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No more locks with Xtrabackup main image

No more locks with Xtrabackup


Percona’s Xtrabackup is a great product. It performs binary backups of heavily loaded Mysql servers amazingly fast. We’ve used it here at Etsy for years and works very well for us. Mysqldump is another way of doing backups, but for servers with hundreds of gigabytes of data, it’s too slow to be useful, especially for restoring a backup. It can literally take days to restore a couple of hundred of gigabytes generated with Mysqldump. Usually when you need to restore from a backup, you’re in some sort of emergency, and waiting days is not an option.

But Xtrabackup has a significant shortcoming: it needs a global lock at the end of its procedure. Not good for a server doing hundreds or thousands of queries per second. Percona touts Xtrabackup as “non-blocking”, which is for the most part true, but not entirely.

Restoring a Mysql server, most of the time, involves installing an OS, Mysql, and any additional packages you want. Then restoring the latest Xtrabackup data and finally give the new server replication coordinates where it left off before the crash so it can get to the point where its data is consistent with its master. Here’s where the lock comes in: to get a reliable reading of replication coordinates, Xtrabackup issues a “FLUSH TABLES WITH READ LOCK” in the final stage of its process. When the lock is granted, Xtrabackup reads the “MASTER STATUS” and releases the lock. FTWRL is very disruptive to a busy server. It tells Mysql to start the process of read/write locking all tables, which in turn causes all new connections to wait for the lock to be released. Mysql then waits for all outstanding queries to finish, and then grants the lock. If there’s a long running query when FTWRL is requested, you will undoubtedly get a query pile-up which can quickly overwhelm the maximum number of connections your server is configured to accept and your application will stall.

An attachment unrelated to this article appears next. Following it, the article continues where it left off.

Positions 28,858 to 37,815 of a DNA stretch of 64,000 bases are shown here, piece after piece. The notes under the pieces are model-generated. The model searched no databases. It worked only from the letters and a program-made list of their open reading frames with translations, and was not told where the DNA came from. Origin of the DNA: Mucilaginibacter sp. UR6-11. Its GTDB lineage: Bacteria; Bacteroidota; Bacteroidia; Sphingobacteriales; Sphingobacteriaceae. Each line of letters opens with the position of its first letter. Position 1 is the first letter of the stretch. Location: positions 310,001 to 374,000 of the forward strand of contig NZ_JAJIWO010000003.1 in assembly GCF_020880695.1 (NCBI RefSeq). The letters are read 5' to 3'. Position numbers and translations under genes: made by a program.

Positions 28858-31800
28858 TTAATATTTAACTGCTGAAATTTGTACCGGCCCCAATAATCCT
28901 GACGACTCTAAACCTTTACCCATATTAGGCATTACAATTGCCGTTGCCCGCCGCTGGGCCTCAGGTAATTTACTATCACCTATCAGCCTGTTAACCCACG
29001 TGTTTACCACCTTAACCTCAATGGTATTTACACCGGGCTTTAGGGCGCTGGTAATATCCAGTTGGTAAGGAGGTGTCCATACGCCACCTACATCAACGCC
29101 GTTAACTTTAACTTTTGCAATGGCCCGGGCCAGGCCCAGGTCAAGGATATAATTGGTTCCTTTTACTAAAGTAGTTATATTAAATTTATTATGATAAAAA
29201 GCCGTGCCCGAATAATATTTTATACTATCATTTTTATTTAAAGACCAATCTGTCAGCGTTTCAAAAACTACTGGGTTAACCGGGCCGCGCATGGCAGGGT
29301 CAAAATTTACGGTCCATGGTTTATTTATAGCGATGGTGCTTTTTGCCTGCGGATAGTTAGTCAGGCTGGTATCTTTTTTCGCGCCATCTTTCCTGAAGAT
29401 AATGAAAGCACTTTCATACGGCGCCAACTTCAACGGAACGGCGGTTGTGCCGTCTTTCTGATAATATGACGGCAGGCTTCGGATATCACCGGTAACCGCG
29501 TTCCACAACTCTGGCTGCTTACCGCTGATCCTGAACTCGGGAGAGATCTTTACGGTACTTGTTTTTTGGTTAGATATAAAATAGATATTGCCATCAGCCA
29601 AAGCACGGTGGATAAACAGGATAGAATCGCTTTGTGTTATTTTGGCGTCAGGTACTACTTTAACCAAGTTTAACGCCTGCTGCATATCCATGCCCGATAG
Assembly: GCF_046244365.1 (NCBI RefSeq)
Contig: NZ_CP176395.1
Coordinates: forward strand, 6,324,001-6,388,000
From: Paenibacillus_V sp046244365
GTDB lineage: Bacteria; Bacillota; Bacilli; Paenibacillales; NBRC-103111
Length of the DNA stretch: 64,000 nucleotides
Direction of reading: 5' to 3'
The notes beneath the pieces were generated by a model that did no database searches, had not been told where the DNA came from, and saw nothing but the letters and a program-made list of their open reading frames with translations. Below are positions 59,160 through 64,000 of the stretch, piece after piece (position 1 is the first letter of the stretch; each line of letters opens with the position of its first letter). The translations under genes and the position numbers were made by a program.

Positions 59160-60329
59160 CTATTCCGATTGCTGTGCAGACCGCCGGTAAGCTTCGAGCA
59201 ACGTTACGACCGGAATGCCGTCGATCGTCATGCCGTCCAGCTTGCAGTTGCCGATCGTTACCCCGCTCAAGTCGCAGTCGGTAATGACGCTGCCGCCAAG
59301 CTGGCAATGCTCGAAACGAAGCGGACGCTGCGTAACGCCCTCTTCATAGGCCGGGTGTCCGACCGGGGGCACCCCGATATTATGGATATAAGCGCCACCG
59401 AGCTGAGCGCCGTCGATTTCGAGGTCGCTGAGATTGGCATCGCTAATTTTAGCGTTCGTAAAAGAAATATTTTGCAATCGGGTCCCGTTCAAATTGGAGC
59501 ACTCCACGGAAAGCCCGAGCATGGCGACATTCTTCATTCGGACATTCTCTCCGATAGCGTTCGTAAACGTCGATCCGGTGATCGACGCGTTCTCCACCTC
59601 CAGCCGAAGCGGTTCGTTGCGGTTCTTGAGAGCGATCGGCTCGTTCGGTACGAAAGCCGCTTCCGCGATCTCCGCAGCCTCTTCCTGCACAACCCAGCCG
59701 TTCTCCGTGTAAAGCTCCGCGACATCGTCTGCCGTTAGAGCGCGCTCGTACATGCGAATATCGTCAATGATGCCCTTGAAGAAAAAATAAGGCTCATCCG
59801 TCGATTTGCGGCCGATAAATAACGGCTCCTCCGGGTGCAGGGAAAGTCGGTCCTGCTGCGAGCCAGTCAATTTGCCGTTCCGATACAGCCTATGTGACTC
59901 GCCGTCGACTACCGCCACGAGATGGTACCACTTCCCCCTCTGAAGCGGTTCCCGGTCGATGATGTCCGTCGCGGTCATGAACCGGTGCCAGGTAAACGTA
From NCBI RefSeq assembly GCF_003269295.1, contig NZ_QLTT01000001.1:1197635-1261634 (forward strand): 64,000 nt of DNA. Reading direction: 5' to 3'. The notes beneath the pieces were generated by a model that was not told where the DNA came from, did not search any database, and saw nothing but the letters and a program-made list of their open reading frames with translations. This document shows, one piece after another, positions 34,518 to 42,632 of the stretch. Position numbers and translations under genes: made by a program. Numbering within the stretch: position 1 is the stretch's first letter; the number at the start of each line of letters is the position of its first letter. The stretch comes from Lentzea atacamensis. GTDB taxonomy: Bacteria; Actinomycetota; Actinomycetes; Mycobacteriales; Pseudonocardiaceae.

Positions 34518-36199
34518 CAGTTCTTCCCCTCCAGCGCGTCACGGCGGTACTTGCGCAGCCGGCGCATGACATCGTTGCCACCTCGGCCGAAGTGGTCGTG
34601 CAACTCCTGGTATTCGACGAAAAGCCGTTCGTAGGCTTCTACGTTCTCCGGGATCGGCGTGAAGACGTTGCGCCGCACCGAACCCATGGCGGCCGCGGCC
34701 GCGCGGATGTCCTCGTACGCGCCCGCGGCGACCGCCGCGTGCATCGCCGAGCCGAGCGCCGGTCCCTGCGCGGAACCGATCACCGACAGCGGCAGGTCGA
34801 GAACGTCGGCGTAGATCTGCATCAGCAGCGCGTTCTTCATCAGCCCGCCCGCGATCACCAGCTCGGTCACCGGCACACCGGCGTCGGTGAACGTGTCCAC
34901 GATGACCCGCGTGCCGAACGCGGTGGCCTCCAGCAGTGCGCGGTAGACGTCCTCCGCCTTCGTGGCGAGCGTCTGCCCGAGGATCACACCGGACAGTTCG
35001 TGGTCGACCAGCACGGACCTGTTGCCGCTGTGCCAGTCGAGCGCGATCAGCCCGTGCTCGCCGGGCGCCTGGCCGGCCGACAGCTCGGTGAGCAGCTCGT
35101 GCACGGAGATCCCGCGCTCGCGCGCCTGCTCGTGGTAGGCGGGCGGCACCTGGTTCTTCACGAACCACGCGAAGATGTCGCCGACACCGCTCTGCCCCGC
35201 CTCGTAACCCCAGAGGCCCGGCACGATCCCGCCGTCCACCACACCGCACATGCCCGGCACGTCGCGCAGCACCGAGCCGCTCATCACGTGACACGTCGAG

Percona’s documentation states that there is a –no-lock option for Xtrabackup. It also states “Use this option to disable table lock with FLUSH TABLES WITH READ LOCK. Use it only if ALL your tables are InnoDB and you DO NOT CARE about the binary log position of the backup”. We don’t want any locks, but we do want the “binary log position of the backup”, aka replication coordinates.

It turns out that replication coordinates are hidden in the backup files when you run it with the –no-lock option. You just have to know how to get to them. Xtrabackup’s backup procedure involves copying Mysql’s data files to another location, knowing the exact point-in-time when the copying started, and creating an extra file, named xtrabackup_logfile, which contains all writes that occurred during the copying time. Restoring a backup with Xtrabackup requires a “prepare” phase, which is basically applying all writes from the xtrabackup_log file onto data files. When you do the prepare phase, a new file named xtrabackup_binlog_pos_innodb will appear in the restore directory. This file contains the replication coordinates that we need to reestablish replication. With or without the –no-lock option, xtrabackup_binlog_pos_innodb is created in your restore directory!

Even a 1-second stall can be disruptive for a busy server, but our locks used to last around 30 seconds. That was before we adopted the –no-lock option combined with getting replication coordinates from the xtrabackup_binlog_pos_innodb for restores.

An important thing to note is that this works if you only use Innodb tables. You shouldn’t be using MyISAM tables anyway. Use them only for the unavoidable: the mysql db which contains grants and other internal metadata.